Wed Sep 2, 2015, 01:58 PM

4. Exactly!

The only way they won't be completely routed is if we split the vote like we did in the last election. I am voting for the party that has the best chance of becoming the government, either Liberal or NDP and it looks like my vote will go NDP in my riding.

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Response to Spazito (Reply #4)

Wed Sep 2, 2015, 02:17 PM

6. I feel like news of the recession

Actually hitting the newspaper may be the Harpercons' death knell.

Harper's been in power too long and he is believing his own press releases. I feel like he think he's sitting pretty and is more or less invulnerable. He should be seeing red flags in the loss of Alberta to the NDP in the provincial election, the NDP ahead of the LPC, and the recession showing up in the news. The problem when you look at things through rose-coloured glasses is that the red flags just look like flags! (to steal from BoJack Horseman)

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Response to Saviolo (Reply #6)

Wed Sep 2, 2015, 04:46 PM

7. The election of the NDP in Alberta caused a sea change in Canadians' thinking, imo...

has made the NDP a party many will not consider as being a viable governing party which was not the case previously, imo. The perception among too many was the NDP didn't have the 'chops' economically and that perception is disappearing now, it is encouraging.

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Response to Spazito (Reply #7)

Wed Sep 2, 2015, 06:41 PM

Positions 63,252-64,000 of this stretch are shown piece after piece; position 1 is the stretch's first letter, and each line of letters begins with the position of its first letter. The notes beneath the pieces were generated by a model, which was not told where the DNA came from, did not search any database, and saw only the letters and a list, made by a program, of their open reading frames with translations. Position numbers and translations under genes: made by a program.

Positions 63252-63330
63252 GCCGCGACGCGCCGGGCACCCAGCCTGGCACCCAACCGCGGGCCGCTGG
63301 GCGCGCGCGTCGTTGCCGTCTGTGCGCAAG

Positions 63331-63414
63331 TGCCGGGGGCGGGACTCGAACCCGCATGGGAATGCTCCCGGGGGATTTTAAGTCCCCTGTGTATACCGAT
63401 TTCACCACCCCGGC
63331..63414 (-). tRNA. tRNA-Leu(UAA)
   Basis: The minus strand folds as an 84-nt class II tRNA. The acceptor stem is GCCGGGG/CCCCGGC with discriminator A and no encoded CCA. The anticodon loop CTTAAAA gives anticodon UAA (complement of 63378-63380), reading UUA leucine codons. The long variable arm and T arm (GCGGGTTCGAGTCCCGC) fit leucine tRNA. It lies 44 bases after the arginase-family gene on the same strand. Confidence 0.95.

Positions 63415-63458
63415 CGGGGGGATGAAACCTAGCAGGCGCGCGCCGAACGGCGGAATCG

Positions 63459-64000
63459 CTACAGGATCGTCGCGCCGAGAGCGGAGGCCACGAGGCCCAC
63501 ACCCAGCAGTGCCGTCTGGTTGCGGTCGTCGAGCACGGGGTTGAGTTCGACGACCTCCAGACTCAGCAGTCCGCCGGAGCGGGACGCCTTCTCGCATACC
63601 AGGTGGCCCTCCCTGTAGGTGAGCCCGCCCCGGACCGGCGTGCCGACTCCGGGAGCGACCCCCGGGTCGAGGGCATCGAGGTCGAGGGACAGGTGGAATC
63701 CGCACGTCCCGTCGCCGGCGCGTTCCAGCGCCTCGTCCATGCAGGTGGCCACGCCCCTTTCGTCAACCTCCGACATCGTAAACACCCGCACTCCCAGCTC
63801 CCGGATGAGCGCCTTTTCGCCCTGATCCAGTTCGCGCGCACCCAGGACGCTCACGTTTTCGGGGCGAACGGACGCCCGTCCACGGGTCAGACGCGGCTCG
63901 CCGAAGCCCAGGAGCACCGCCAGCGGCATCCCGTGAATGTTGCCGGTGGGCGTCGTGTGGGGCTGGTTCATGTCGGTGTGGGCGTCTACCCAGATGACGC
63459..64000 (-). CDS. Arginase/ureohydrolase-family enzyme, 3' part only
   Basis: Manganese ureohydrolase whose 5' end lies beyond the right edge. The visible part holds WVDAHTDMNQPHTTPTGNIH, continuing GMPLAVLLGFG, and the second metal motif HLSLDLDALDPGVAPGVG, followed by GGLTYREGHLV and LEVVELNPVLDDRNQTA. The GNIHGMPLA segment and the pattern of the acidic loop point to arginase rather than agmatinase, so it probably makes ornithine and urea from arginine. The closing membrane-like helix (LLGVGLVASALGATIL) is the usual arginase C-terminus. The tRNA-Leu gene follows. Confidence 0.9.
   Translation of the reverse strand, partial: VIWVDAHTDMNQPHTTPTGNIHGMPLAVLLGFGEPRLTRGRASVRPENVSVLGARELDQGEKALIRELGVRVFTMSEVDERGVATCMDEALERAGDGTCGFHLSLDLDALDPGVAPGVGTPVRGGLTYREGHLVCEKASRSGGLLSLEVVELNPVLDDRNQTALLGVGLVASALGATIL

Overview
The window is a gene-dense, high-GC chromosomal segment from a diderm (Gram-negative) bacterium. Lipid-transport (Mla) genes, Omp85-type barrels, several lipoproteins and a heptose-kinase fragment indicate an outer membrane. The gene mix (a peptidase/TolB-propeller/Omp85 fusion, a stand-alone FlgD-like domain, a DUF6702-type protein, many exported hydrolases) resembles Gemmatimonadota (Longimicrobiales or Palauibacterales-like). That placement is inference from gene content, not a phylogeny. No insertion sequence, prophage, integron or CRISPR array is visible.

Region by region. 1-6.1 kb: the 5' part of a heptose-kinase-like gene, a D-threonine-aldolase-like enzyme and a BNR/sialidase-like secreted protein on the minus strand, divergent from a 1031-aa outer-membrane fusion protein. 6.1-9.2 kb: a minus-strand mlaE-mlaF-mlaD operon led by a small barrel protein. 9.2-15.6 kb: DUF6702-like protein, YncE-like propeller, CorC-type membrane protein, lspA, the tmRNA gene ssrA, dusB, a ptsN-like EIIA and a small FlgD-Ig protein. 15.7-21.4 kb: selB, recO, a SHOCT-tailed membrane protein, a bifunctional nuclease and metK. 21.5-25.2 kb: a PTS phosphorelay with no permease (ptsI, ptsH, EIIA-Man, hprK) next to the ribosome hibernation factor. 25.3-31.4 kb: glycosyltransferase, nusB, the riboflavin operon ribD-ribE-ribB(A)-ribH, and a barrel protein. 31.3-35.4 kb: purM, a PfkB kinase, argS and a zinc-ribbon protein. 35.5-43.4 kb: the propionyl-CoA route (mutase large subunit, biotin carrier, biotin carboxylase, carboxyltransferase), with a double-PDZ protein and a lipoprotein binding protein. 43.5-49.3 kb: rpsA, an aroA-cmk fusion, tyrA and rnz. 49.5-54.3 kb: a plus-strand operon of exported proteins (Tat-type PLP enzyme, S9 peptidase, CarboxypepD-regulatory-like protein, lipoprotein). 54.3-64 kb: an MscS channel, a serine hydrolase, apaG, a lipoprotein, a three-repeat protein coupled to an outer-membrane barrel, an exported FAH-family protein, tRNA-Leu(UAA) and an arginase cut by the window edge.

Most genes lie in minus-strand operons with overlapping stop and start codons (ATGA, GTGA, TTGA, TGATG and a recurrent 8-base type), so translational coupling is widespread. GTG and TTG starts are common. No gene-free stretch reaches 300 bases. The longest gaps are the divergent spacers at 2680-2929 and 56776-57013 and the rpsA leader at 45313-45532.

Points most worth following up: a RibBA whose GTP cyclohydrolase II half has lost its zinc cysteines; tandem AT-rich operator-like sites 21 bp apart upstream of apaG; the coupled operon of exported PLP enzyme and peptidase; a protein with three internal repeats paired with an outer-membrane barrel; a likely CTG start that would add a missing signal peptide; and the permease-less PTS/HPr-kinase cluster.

8. It didn't help

That there were some bad NDP provincial leaders in BC and Ontario (esp. Bob Rae). But I'll be honest, I was too young to really be aware of what was going on when Rae was in power in Ontario. I started becoming aware during the reign of Mike the Knife.

If Jack Layton hadn't passed, I feel like this election would barely be a contest. I do like Mulcair, though, and I think he does have the campaign ability to do it.

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Response to Saviolo (Reply #8)

Wed Sep 2, 2015, 08:31 PM

9. I lived in BC during the Glen Clark era and it was bad...

I voted NDP for it's first term but no way did I vote for him and his terrible crew the second time, I voted Green as a protest vote. This is another example of a party going from a majority to holding only two seats, it was well deserved.

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Response to Spazito (Reply #4)

Thu Sep 3, 2015, 09:49 PM

11. I will be voting my conscience

In minor part, because in my riding an NDP or Liberal will have about equal chances of beating the milquetoast conservative incumbent. But more importantly, I'll be voting for the NDP because they are closer to my values, and I don't really don't trust the Libs as an element of change.

I know that historically the Libs (who think they are our 'natural governing party') are adept at scaring people into voting for them so as to prevent the dreaded Con. We'll this time things are different, the NDP have undeniable cred and support and despite the all out fear mongering assault that'll take place in the last 2 weeks of the election, I think the time has finally arrived for the NDP.

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Response to Joe Shlabotnik (Reply #11)

Fri Sep 4, 2015, 11:19 AM

12. A agree

There's still a lot of election left, but as it stands now, I'm suspecting (not predicting! I'm not that brave!) that we might see an NDP minority. I'd love to see the Liberals as the off.opp., but I think it might be the CPC.

I think the interesting thing to watch in this election will be the Liberals and NDP battle over ridings where the CPC does not have a chance. My riding in Toronto and the riding just to the south will be interesting battles. I'm in University-Rosedale, which has traditionally been most of Olivia's Chow's riding of Trinity Spadina, but we have all new candidates this time around. Chow is running against Adam Vaughan in the riding just to the south, Spadina-Fort York. That is going to be a messy fight.